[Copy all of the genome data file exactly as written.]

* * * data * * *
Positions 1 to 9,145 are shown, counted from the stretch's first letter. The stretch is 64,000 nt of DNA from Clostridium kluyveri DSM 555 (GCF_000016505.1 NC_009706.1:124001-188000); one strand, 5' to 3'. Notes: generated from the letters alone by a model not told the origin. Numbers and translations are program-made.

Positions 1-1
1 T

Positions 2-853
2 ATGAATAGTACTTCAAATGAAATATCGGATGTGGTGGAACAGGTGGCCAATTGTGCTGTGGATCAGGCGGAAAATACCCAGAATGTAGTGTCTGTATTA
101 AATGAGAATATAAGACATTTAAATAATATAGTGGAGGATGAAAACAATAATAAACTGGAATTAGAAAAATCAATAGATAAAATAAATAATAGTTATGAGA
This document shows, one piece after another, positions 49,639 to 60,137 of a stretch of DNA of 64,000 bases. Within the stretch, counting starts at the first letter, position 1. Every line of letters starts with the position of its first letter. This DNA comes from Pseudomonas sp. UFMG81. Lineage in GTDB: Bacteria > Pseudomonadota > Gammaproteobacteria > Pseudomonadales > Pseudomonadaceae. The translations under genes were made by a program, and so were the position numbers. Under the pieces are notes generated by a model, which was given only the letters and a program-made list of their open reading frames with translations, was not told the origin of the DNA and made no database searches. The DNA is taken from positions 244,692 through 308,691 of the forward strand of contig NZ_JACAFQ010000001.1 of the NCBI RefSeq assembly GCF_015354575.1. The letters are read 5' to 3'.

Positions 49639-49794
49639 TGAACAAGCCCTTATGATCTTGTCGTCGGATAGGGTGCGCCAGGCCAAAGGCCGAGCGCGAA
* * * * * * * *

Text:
Positions 1 to 9,145 are shown, counted from the stretch's first letter. The stretch is 64,000 nt of DNA from Clostridium kluyveri DSM 555 (GCF_000016505.1 NC_009706.1:124001-188000); one strand, 5' to 3'. Notes: generated from the letters alone by a model not told the origin. Numbers and translations are program-made.

Positions 1-1
1 T

Positions 2-853
2 ATGAATAGTACTTCAAATGAAATATCGGATGTGGTGGAACAGGTGGCCAATTGTGCTGTGGATCAGGCGGAAAATACCCAGAATGTAGTGTCTGTATTA
101 AATGAGAATATAAGACATTTAAATAATATAGTGGAGGATGAAAACAATAATAAACTGGAATTAGAAAAATCAATAGATAAAATAAATAATAGTTATGAGA
This document shows, one piece after another, positions 49,639 to 60,137 of a stretch of DNA of 64,000 bases. Within the stretch, counting starts at the first letter, position 1. Every line of letters starts with the position of its first letter. This DNA comes from Pseudomonas sp. UFMG81. Lineage in GTDB: Bacteria > Pseudomonadota > Gammaproteobacteria > Pseudomonadales > Pseudomonadaceae. The translations under genes were made by a program, and so were the position numbers. Under the pieces are notes generated by a model, which was given only the letters and a program-made list of their open reading frames with translations, was not told the origin of the DNA and made no database searches. The DNA is taken from positions 244,692 through 308,691 of the forward strand of contig NZ_JACAFQ010000001.1 of the NCBI RefSeq assembly GCF_015354575.1. The letters are read 5' to 3'.

Positions 49639-49794
49639 TGAACAAGCCCTTATGATCTTGTCGTCGGATAGGGTGCGCCAGGCCAAAGGCCGAGCGCGAA